What is the role of S pyogenes in the pathogenesis of acute otitis media (AOM)?

Updated: Sep 25, 2019
  • Author: John D Donaldson, MD, FRCSC, FACS; Chief Editor: Arlen D Meyers, MD, MBA  more...
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Answer

Although S pyogenes (a gram-positive coccus that constitutes the group A streptococci [GAS] in the Lancefield classification), is still the fourth most commonly isolated bacterial pathogen from ears with AOM, it has shown a steady decline in frequency of recovery from the ear and in virulence over the past half-century. Similarly, a substantial decline in the major complications of streptococcal infection, rheumatic fever, glomerulonephritis, and scarlet fever has occurred.

S pyogenes may be associated with streptococcal toxic shock syndrome, which may include coagulopathy, soft tissue necrosis or fasciitis, desquamating rash, and liver or renal involvement. [15] It is primarily a pathogen of the pharynx, with more than 80 distinct M-protein strains identified. Currently, with the improvement in primary care and the availability of rapid identification tests, early aggressive treatment is normally instituted against this bacterium, which has shown minimal ability to develop resistance to antimicrobial agents.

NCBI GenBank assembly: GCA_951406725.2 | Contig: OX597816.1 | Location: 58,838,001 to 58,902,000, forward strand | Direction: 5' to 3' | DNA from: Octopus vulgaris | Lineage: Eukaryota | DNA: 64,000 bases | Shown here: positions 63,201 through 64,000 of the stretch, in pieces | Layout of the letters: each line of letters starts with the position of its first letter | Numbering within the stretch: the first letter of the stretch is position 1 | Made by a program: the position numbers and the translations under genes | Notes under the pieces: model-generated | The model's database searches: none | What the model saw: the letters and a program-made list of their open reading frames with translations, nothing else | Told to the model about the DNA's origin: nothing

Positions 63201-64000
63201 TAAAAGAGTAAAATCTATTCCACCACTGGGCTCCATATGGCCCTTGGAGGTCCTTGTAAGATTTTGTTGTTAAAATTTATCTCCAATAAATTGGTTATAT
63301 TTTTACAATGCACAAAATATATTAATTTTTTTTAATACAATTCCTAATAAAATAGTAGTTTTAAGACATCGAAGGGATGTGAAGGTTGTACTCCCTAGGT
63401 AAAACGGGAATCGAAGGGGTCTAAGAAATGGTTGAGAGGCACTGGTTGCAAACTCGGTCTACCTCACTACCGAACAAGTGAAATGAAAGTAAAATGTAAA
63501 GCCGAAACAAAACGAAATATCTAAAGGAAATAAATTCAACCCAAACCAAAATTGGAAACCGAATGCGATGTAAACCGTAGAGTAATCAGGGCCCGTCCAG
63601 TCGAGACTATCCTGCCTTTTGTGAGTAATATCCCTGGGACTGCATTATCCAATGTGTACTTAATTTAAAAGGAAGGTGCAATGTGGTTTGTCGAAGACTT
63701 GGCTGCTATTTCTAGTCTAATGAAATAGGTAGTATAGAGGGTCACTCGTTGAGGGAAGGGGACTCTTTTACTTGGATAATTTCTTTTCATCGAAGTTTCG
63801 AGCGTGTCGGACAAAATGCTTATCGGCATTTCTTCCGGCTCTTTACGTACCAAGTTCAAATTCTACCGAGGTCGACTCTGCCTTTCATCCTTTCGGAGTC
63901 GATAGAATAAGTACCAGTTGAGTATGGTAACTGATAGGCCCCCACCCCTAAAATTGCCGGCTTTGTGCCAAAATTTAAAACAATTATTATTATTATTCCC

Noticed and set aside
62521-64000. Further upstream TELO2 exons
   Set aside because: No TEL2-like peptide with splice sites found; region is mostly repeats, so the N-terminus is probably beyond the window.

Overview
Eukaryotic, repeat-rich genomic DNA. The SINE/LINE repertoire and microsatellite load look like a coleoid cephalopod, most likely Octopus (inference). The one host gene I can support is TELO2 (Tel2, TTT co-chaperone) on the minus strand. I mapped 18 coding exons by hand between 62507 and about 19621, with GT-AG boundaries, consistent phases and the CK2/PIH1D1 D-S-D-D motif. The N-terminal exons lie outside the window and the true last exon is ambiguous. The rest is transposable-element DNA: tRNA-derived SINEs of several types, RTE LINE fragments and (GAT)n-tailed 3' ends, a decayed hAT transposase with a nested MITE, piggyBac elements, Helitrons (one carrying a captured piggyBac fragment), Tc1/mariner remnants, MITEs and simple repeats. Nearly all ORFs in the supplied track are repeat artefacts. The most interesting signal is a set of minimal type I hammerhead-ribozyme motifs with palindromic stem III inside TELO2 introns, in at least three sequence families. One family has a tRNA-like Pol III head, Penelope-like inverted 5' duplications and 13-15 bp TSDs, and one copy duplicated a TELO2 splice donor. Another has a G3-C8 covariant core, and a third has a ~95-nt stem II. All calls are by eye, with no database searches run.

Acute necrotic otitis media was associated with scarlet fever in the early 1900s; however, the condition was also associated with measles, pneumonia, and influenza. Generally, the patient was extremely ill with the systemic component of the disease and presented with a spontaneous perforation shortly after the onset of otalgia.

Early inspection of the ear would show the perforation to be moderate to large; within days, significant evidence of tissue necrosis would be observed, perhaps including the entire tympanic membrane, ossicles, the tympanic mucoperiosteum, or the bone of the mastoid air cells. The patient would demonstrate a marked conductive hearing loss, although sensorineural loss was not uncommon.

Pathologically, the ear showed a marked paucity of the normal vascular proliferation associated with an inflammatory reaction. Instead, a complete loss of the vascularity normally associated with vasculitis or toxin exposure occurred. Healing was never normal; tissue was replaced by epithelial invasion or scar tissue formation.

In industrialized societies, acute necrotic otitis media is now primarily of historic interest. The disease is still reported in aboriginal populations living in areas where modern medicine has not yet penetrated.

In the preantibiotic era, S pyogenes also appeared to be the organism most commonly recovered from patients with acute coalescent mastoiditis. In the 1990s, S pyogenes relinquished this distinction to S pneumoniae, but it remains a prominent pathogen when this disease is encountered in very young persons.


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